Formal modeling made easy — Daniel Bristot de Oliveira
Linux is becoming more and more critical, and yet is a quite complex system. We need more ways to show that the properties of the system are correct.
Daniel asks how do we check that our reasoning is right with regard to the behaviour of the system ? Usually, to answer these questions, computer scientists point to formal methods. But they can be hard to grok, or apply to big projects like Linux. But, there are examples of successes with formal methods: the memory model helped catch bugs for example.
Combining state machines in code with formal methods gives Automata. Automata are defined with a finite set of states and a finite set of events. They can be combined to create more complex systems.
Daniel shows an example with a simple open, close read and write use case. Where using a model found a deadlock bug. As part of his Phd, Daniel created the PREEMPT task model: it has 9017 states, and 23103 transitions. But, he didn’t do it all at once, he broke the problem in multiple parts. During the development, he found 3 bugs that could not be found with any other method.
He showed how to translate scheduling conditions from code, to a more formal representation of sufficient conditions: for example, it’s not possible to preempt when irqs are disabled. His work has been academically accepted: he published three papers on IRQs, then threads and their behaviour in PREEMPT_RT.
How to verify at runtime that the behavior of Linux is what we expect ? His methodology was to use tracing with perf with offline verification. Then he wrote validation tools that compared it with a model, and iterated over the model. Once the model was complete enough, he found bugs in the logical correctness of the Linux task model.
Daniel then moved from offline to runtime verification. He converted his model to C code that defined state and events to represent the automaton as struct and enums. His code was simple enough, that getting and verifying the state and transitions was O(1). The verification code runs as a kernel module, that can be silent or print everything in trace. When an error happens, the stacktrace is printed.
That’s how Daniel found a bug in the tracepoint handling of the Linux kernel.
Daniel says that his method is applicable to smaller models, that can be used as “test cases”: one would design a simple model for a part of the behavior of the Linux kernel. He benchmarked this with a simple preemption verification model, and found that in normal use case, impact was negligible. With benchmarks that have big kernel usage, the impact was much bigger, but still more efficient than just using tracing.
In conclusion, Daniel says it’s possible to model complex behavior of Linux. He says that automata is good first step to that. It can be used create big models from small ones. It’s even possible to verify the runtime behavior of Linux.
There’s still work to do model more parts of the Linux kernel, like locking as lockdep does, RCU or the scheduler.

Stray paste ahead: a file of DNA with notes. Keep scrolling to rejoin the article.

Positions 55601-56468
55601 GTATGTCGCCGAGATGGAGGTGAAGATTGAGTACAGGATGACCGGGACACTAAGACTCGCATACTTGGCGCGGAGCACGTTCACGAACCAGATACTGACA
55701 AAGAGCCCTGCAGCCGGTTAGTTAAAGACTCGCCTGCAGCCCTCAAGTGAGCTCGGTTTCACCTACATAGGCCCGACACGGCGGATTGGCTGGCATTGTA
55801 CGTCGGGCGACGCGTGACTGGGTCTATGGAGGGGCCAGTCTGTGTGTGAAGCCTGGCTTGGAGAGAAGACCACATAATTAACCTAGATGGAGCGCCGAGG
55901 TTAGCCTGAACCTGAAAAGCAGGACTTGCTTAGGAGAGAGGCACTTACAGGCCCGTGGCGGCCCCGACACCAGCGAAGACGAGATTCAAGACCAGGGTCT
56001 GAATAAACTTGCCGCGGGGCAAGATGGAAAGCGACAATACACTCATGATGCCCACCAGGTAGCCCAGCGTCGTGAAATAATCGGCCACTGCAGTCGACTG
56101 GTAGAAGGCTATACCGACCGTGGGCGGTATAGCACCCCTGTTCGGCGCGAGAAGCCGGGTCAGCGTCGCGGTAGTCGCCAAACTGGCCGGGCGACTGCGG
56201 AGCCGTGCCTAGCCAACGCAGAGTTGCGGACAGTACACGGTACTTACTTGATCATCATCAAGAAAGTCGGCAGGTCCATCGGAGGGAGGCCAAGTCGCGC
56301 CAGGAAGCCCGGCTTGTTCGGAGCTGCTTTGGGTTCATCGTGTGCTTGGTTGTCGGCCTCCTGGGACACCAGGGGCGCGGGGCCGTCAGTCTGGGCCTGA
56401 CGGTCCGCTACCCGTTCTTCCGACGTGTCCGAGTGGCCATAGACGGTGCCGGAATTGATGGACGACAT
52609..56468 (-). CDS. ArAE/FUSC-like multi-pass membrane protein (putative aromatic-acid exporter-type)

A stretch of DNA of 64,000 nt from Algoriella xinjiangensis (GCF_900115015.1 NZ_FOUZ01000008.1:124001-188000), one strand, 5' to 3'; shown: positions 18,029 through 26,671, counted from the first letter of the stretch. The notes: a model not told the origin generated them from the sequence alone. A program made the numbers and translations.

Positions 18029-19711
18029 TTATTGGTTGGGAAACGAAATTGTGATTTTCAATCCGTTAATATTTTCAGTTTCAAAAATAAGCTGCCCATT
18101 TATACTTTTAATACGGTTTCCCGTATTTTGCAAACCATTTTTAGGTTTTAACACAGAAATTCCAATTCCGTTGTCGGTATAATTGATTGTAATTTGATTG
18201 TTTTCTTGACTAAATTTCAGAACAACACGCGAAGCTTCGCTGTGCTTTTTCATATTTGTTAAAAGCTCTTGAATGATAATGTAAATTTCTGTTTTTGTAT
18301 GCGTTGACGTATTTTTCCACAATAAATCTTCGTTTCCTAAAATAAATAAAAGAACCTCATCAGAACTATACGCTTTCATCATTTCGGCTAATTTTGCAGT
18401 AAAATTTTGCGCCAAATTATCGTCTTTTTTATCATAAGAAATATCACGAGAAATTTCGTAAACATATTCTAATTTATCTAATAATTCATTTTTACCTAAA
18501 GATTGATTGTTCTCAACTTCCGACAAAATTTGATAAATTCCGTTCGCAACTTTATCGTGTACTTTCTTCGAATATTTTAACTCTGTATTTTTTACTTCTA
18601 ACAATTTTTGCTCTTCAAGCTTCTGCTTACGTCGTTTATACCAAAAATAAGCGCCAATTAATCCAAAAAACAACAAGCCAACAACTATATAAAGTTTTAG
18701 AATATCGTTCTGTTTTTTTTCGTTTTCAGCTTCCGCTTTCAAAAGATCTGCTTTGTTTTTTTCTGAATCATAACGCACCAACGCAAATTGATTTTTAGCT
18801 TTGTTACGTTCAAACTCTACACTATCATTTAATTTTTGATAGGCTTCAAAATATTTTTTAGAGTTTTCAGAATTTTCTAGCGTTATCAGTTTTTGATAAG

Kernel documentation: past, present, and future — Jonathan Corbet
Documentation is a crucial aid for our users, Jonathan says. It’s also helpful for developers, first for understanding, then for fixing how things work.
About 90% of the kernel code is written by paid developers nowadays. But no one is paid to write kernel documentation. The kernel has a well defined tree hierarchy maintainer model. And it closely matches the source code filesystem hierarchy. But the
Documentation/ directory does not match this model: everybody touches documentation. Which is probably for the best.
But in 2016, Jon found that there was 2000 .txt files in the kernel Documentation/ directory; there was about 34 Docbook files, and lots of Kerneldoc comments spread throughout the code. It had a fragile, complex and home-made build system; there was no markup in kerneldoc comments, which generated an ugly formatted output.
That’s when the kernel community, led by Jon and Mauro, decided to create something better. It needed to preserve the text-driven format. In Linux 4.8, DocBook was replaced by Sphinx, which uses restructuredText as format. Kerneldoc comments could now use RST formatting, and the DocBook build system was deleted.
There are now 3149 files in Documentation/, 2100+ of which are in rst. The majority of the documentation is now in .rst format. The kerneldoc comments in the source code now are formatted automatically, with links to functions documentation, and index is generated. It’s possible to generate PDF, EPUB formats. The incremental builds are now faster. And installing dependencies for documentation building is as simple as running a script.
There are still build warnings; for example when a function parameter isn’t documented. There aren’t being fixed as fast as possible. Jon says that there’s the need to convert the remaining .txt files as well. But one shouldn’t just convert files that have outdated information as-is. Obsolete documentation should be deleted.
While conversion to RST is easy, evaluating documentation relevance and correctness to match reality is much harder, and is what Jon is looking for contributors with.